For quite some time now, Senate has been wrestling with the Music Modernization Act of 2018, S.2334. The act was backed by major players from every corner of the music industry and allows for a major reform in copyright laws in a time where it has become increasingly common for artists and musicians to go unpaid for their work.
Despite the overwhelming support that the act received, it was met with opposition. An example includes influential company Blackstone Group, owners of mechanical licensing company Harry Fox Agency, who anticipate being negatively impacted by the bill's passing. Other examples include Sirius XM and Music Choice who have advocated against a portion of the act which makes the companies legally responsible for compensating songwriters and artists for recordings made before 1972. Nonetheless, the act was passed unanimously by the Senate.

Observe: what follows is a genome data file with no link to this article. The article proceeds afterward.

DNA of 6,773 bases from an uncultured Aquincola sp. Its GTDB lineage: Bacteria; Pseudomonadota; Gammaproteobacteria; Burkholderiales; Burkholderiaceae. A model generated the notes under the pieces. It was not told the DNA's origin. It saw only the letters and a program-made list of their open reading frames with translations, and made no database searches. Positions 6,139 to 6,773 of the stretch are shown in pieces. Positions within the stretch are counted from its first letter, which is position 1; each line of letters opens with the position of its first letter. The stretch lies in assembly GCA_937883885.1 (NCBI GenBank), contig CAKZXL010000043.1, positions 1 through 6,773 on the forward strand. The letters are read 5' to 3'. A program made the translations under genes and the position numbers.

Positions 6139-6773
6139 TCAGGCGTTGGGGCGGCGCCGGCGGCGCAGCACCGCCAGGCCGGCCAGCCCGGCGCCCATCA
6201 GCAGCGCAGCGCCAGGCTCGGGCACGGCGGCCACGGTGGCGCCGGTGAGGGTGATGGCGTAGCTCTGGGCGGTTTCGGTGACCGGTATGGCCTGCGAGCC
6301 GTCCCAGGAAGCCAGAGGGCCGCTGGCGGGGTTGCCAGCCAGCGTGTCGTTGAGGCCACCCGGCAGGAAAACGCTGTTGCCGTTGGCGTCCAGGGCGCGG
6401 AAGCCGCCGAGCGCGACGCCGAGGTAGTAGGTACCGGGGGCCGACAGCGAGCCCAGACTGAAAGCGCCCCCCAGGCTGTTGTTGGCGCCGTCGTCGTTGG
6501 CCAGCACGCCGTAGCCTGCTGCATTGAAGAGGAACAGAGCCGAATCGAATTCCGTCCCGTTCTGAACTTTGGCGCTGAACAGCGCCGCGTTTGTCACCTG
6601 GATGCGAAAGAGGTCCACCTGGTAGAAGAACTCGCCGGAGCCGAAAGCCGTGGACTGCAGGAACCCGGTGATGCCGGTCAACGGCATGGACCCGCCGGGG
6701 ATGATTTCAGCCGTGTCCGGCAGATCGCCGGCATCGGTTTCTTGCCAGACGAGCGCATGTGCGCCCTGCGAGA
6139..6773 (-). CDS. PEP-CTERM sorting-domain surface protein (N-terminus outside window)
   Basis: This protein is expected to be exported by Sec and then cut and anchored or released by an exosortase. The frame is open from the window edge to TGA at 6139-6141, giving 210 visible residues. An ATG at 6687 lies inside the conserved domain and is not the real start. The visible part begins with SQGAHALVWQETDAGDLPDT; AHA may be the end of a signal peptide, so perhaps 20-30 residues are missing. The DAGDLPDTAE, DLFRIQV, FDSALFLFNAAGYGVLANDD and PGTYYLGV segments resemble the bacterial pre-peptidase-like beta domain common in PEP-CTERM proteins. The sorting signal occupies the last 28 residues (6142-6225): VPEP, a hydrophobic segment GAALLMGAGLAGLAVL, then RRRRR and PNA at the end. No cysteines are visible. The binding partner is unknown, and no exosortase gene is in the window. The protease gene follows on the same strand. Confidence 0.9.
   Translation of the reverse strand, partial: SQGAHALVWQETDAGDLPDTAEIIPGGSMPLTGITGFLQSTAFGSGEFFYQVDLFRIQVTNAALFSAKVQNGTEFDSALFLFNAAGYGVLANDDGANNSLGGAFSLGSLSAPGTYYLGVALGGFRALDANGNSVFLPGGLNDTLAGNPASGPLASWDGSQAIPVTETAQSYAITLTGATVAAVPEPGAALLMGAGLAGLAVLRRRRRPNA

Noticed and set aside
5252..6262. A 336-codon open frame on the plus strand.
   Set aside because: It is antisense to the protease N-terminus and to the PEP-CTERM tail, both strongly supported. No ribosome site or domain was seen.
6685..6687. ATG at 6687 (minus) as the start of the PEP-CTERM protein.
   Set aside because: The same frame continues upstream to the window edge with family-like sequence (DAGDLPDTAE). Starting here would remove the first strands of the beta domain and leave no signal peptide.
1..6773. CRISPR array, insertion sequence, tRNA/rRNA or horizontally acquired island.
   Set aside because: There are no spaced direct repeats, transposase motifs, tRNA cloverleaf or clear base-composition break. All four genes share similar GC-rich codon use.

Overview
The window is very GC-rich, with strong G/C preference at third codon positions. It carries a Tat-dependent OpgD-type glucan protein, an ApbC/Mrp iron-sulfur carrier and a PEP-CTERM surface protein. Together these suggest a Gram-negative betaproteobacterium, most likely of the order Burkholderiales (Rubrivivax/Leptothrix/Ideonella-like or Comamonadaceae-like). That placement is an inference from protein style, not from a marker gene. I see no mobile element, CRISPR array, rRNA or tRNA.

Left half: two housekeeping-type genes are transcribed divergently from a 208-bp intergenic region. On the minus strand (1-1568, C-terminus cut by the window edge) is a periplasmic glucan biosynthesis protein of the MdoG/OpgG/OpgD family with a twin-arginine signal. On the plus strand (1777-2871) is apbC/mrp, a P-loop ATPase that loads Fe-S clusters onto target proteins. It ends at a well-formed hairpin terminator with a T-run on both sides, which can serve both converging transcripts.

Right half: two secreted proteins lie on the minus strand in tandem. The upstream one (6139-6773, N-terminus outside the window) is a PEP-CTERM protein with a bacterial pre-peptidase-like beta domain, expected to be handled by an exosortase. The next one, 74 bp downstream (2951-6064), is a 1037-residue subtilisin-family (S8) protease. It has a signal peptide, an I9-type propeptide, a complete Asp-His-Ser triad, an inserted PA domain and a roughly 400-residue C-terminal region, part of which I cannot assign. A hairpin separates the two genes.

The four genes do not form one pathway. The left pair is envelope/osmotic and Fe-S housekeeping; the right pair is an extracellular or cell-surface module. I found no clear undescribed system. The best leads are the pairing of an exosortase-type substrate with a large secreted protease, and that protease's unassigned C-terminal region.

The new law combines three parts of legislation for music-rights. A notable change in the law will mean that owners of music rights will be fairly paid in this epoch of music streaming. Producers and engineers will now have the opportunity to be paid royalties when songs that they have worked on are streamed.
In the wake of its passing, the bill has been renamed the Orrin G. Hatch Music Modernization Act to honor Senator Orrin G. Hatch, who as a songwriter himself, worked tirelessly for the bill to be passed.